Transplant Athlete
Wednesday, October 03, 2007
  No More Transcons

The results of my recent biopsy are in and they're not good. My original disease is back. Membranoproliferative Glomerulonephritis, Type 1, With Mild to Moderate Global Glumerulosclerosis, and about 10% Cellular Crescents, blah, blah, blah...

I won't be changing the name of this blog to the "Dialysis Athlete" anytime soon. The prognosis is the same as it was in 1986 (It was Deja Vu all over again listening to the Doc): 50% to 60% chance of progression to ESRD (End Stage Renal Disease) within 10 to 15 years, the literature the doctor gave me also shows a 25 to 40% chance of stable renal function, and a 10% chance of "spontaneous improvement". I expect my disease will progress the same way it did the first time around, so I'm thinking a 10 to 15 year run on this kidney.

As it was in the beginning of my ordeal, there's still no treatment for MPGN. However, Aspirin (325 mg Tid) and Persantine (75 mg Tid) have been proven to stabilize renal function for a short period. So I will be trying that for awhile. There are a couple of other treatments that are more aggressive, but the side effects can be nasty and the benefits are questionable.

  1. Prednisone (a corticosteroid) in 120 mg doses every other day for a very long time. If they put me on Prednisone, ABL would divorce me (because of the mood swings), I'd gain 30 to 50 pounds of fat, and I'd be at risk for a whole host of other medical conditions including diabetes.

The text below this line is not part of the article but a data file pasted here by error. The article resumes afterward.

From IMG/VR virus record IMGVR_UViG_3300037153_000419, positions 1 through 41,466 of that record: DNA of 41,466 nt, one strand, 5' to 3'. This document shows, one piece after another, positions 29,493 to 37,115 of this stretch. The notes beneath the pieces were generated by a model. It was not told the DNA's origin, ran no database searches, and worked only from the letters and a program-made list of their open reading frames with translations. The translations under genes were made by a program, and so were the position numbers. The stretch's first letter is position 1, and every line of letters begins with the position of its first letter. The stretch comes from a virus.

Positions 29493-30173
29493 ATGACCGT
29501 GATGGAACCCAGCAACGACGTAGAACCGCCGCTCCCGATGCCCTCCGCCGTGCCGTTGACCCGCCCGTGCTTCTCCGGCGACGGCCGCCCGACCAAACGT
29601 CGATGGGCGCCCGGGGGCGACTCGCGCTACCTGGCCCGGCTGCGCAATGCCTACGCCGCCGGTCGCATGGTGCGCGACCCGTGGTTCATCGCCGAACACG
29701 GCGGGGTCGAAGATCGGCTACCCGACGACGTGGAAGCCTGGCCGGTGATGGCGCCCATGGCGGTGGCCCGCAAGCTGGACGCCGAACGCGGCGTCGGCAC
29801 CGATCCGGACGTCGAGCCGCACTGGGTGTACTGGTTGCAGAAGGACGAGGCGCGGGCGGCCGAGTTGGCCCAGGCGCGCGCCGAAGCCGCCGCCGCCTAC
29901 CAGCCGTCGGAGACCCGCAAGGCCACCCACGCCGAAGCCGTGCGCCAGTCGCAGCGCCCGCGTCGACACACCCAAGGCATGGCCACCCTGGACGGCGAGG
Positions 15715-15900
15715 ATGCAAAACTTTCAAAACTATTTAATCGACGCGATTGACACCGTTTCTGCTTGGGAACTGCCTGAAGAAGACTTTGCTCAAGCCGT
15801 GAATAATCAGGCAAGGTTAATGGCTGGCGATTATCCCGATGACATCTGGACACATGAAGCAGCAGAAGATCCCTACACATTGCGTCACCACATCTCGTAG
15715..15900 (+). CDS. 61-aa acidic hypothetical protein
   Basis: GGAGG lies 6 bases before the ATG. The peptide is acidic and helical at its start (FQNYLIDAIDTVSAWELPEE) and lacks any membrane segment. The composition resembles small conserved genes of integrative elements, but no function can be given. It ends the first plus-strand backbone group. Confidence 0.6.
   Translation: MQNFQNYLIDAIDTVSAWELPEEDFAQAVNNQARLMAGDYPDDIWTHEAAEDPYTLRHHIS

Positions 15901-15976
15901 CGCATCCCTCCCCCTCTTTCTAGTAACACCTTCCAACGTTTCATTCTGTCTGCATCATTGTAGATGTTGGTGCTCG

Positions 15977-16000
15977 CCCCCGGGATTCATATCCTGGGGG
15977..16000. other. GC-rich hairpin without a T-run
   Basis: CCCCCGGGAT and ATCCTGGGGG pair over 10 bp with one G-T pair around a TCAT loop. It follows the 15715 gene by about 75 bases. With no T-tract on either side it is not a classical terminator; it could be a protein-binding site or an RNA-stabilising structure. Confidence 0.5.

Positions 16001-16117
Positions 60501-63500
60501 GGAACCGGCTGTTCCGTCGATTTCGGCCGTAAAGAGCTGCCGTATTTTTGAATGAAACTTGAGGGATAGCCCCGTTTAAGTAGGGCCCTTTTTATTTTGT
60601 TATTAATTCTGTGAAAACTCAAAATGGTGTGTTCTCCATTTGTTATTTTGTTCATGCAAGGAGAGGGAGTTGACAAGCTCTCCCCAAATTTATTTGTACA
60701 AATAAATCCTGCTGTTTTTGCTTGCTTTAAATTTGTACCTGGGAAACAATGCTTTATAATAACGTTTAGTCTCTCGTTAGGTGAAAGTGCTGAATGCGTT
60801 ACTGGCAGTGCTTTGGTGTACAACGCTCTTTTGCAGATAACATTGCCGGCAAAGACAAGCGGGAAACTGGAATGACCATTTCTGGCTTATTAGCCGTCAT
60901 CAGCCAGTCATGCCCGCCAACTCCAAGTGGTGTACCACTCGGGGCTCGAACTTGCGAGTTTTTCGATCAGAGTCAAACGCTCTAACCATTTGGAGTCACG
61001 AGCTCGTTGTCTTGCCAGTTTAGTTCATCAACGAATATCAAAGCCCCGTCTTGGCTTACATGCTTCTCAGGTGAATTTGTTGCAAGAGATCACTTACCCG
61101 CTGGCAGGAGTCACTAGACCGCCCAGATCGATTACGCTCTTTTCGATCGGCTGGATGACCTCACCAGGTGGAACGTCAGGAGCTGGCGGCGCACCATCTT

2. Swithing from Cellcept to Cyclophosphamide for several years which the doctor says is really nasty and isn't recommended for more than 6 months.
  3. Plasmapheresis, which from what I gather, they take my blood out, wash the plasma, and then give it back to me. I'm guessing this needs to be done frequently, probably much like dialysis.

The good news is that there is no sign of rejection, so they can bring my Cellcept back down (they had raised it right before the biopsy just in case). The Cellcept was causing me all sorts of problems, and may have lowered my Hematocrit.

Speaking of Hematocrit, mine is 27.6, nearly half that of a professional cyclist. If my Anemia doesn't get better in the next month or so, the Doc will most likely put me on Procrit (Synthetic EPO). Good News: The Doc says I can dope. Bad News: The Doc says I can't race. I'm hoping he just means the really long distance events, apparently dehydration and hyponatremia are much more serious now. I'm guessing if I beg, he'll let me do a couple 24 hour races. He said I can still ride and train, wheww! Don't think that Procrit will give me an unfair advantage racing, the insurance companies, and by extension the doctor, will only let my hematocrit get up to 33 or 34% (I forget the actual cut-off value), that number is still well below anyone I'll be racing against, unless I'm at the Transplant Games.

If I had to guess my Hematocrit, I would have said 31 or 32, so that's good news. When I was at 29% back in 1999, I couldn't function, I couldn't work, I couldn't get off the couch. To be at 27.6% and still feel like I can function is a testament to my fitness level.

For those keeping score at home, my serum creatinine is 2.7 (normal is just over 1 and 10 is ESRD).


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I've gone through kidney failure twice. The first time in 2000, my mother donated a kidney; and again in 2008, I'm on dialysis waiting for a breakthrough in immuno-suppression medicines before seeking a new kidney.

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Warning Signs for Kidney Disease:

  • High Blood Pressure
  • Burning or Difficulty when Urinating
  • Frequent Urination at Night
  • Blood in your urine
  • Cola or tea colored urine
  • Swellig of the eyes, ankles, or feet
  • Lower back pain unrelated to physical activity

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